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James Whitcomb Riley

(7 October 1849 - 22 July 1916 / Greenfield, Indiana)

What The Wind Said


'I muse to-day, in a listless way,
In the gleam of a summer land;
I close my eyes as a lover may
At the touch of his sweetheart's hand,
And I hear these things in the whisperings
Of the zephyrs round me fanned':--

I am the Wind, and I rule mankind,
And I hold a sovereign reign
Over the lands, as God designed,
And the waters they contain:
Lo! the bound of the wide world round
Falleth in my domain!

I was born on a stormy morn
In a kingdom walled with snow,
Whose crystal cities laugh to scorn
The proudest the world can show;
And the daylight's glare is frozen there
In the breath of the blasts that blow.

Life to me was a jubilee
From the first of my youthful days:
Clinking my icy toys with glee--
Playing my childish plays;
Filling my hands with the silver sands
To scatter a thousand ways:

Chasing the flakes that the Polar shakes
From his shaggy coat of white,
Or hunting the trace of the track he makes
And sweeping it from sight,
As he turned to glare from the slippery stair
Of the iceberg's farthest height.

Till I grew so strong that I strayed ere long
From my home of ice and chill;
With an eager heart and a merry song
I traveled the snows until
I heard the thaws in the ice-crag's jaws
Crunched with a hungry will;

And the angry crash of the waves that dash
Themselves on the jagged shore
Where the splintered masts of the ice-wrecks flash,
And the frightened breakers roar
In wild unrest on the ocean's breast
For a thousand leagues or more.

And the grand old sea invited me
With a million beckoning hands,
And I spread my wings for a flight as free
As ever a sailor plans
When his thoughts are wild and his heart beguiled
With the dreams of foreign lands.

I passed a ship on its homeward trip,
With a weary and toil-worn crew;
And I kissed their flag with a welcome lip,
And so glad a gale I blew
That the sailors quaffed their grog and laughed
At the work I made them do.

I drifted by where sea-groves lie
Like brides in the fond caress
Of the warm sunshine and the tender sky--
Where the ocean, passionless
And tranquil, lies like a child whose eyes
Are blurred with drowsiness.

I drank the air and the perfume there,
And bathed in a fountain's spray;
And I smoothed the wings and the plumage rare
Of a bird for his roundelay,
And fluttered a rag from a signal-crag
For a wretched castaway.

With a sea-gull resting on my breast,
I launched on a madder flight:
And I lashed the waves to a wild unrest,
And howled with a fierce delight
Till the daylight slept; and I wailed and wept
Like a fretful babe all night.

For I heard the boom of a gun strike doom;
And the gleam of a blood-red star
Glared at me through the mirk and gloom
From the lighthouse tower afar;
And I held my breath at the shriek of death
That came from the harbor bar.

For I am the Wind, and I rule mankind,
And I hold a sovereign reign
Over the lands, as God designed,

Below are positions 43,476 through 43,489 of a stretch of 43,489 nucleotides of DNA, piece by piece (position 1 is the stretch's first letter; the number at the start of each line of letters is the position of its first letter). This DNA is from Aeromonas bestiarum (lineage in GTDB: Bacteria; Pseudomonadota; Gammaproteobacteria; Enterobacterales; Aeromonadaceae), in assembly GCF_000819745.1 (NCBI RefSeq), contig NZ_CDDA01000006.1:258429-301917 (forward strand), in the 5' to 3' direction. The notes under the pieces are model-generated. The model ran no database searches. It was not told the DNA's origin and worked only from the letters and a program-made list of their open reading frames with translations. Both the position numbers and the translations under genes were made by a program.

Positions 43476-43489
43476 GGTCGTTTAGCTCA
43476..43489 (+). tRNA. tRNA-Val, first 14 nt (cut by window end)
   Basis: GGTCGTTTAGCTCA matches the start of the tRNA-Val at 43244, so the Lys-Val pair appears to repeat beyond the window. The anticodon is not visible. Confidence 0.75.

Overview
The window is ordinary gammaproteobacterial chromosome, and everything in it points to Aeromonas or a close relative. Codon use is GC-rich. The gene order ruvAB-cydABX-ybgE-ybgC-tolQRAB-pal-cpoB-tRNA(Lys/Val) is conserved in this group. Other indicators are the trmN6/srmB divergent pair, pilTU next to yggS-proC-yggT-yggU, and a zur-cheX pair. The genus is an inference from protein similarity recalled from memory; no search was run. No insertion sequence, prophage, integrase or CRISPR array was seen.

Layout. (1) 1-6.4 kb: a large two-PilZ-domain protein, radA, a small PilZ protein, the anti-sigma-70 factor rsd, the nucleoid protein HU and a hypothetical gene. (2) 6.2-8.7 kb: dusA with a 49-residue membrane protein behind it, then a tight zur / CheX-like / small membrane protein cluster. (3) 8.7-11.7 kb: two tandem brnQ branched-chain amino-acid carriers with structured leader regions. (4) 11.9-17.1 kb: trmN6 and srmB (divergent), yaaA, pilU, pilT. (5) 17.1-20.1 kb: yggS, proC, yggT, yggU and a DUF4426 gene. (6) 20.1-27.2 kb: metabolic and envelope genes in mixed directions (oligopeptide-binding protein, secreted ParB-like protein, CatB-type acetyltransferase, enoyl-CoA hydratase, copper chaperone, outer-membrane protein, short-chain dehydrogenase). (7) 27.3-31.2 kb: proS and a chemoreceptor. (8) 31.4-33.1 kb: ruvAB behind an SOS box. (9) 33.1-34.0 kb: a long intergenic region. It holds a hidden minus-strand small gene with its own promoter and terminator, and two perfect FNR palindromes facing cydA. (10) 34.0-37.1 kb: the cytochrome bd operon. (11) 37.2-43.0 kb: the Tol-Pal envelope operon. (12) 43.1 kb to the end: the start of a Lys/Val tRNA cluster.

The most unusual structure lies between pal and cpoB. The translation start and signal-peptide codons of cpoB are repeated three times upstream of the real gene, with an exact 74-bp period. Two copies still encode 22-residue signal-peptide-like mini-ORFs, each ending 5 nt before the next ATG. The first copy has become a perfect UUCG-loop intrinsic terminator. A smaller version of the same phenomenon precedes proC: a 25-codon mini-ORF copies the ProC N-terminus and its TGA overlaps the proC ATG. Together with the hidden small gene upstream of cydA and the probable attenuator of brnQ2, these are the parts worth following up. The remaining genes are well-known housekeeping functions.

And the waters they contain:
Lo! the bound of the wide world round
Falleth in my domain!

I journeyed on, when the night was gone,
O'er a coast of oak and pine;
And I followed a path that a stream had drawn
Through a land of vale and vine,
And here and there was a village fair
In a nest of shade and shine.

I passed o'er lakes where the sunshine shakes
And shivers his golden lance
On the glittering shield of the wave that breaks
Where the fish-boats dip and dance,
And the trader sails where the mist unveils
The glory of old romance.

I joyed to stand where the jeweled hand
Of the maiden-morning lies
On the tawny brow of the mountain-land.
Where the eagle shrieks and cries,
And holds his throne to himself alone
From the light of human eyes.

Adown deep glades where the forest shades
Are dim as the dusk of day--
Where only the foot of the wild beast wades,
Or the Indian dares to stray,
As the blacksnakes glide through the reeds and hide
In the swamp-depths grim and gray.

And I turned and fled from the place of dread
To the far-off haunts of men.
'In the city's heart is rest,' I said,--
But I found it not, and when
I saw but care and vice reign there
I was filled with wrath again:

And I blew a spark in the midnight dark
Till it flashed to an angry flame
And scarred the sky with a lurid mark
As red as the blush of shame:
And a hint of hell was the dying yell
That up from the ruins came.

The bells went wild, and the black smoke piled
Its pillars against the night,
Till I gathered them, like flocks defiled,
And scattered them left and right,
While the holocaust's red tresses tossed
As a maddened Fury's might.

'Ye overthrown!' did I jeer and groan--
'Ho! who is your master?--say!--
Ye shapes that writhe in the slag and moan
Your slow-charred souls away--
Ye worse than worst of things accurst--
Ye dead leaves of a day!'

I am the Wind, and I rule mankind,
And I hold a sovereign reign
Over the lands, as God designed,
And the waters they contain:
Lo! the bound of the wide world round
Falleth in my domain!

. . . . . . .

'I wake, as one from a dream half done,
And gaze with a dazzled eye
On an autumn leaf like a scrap of sun
That the wind goes whirling by,
While afar I hear, with a chill of fear,
The winter storm-king sigh.'

Submitted: Friday, April 09, 2010

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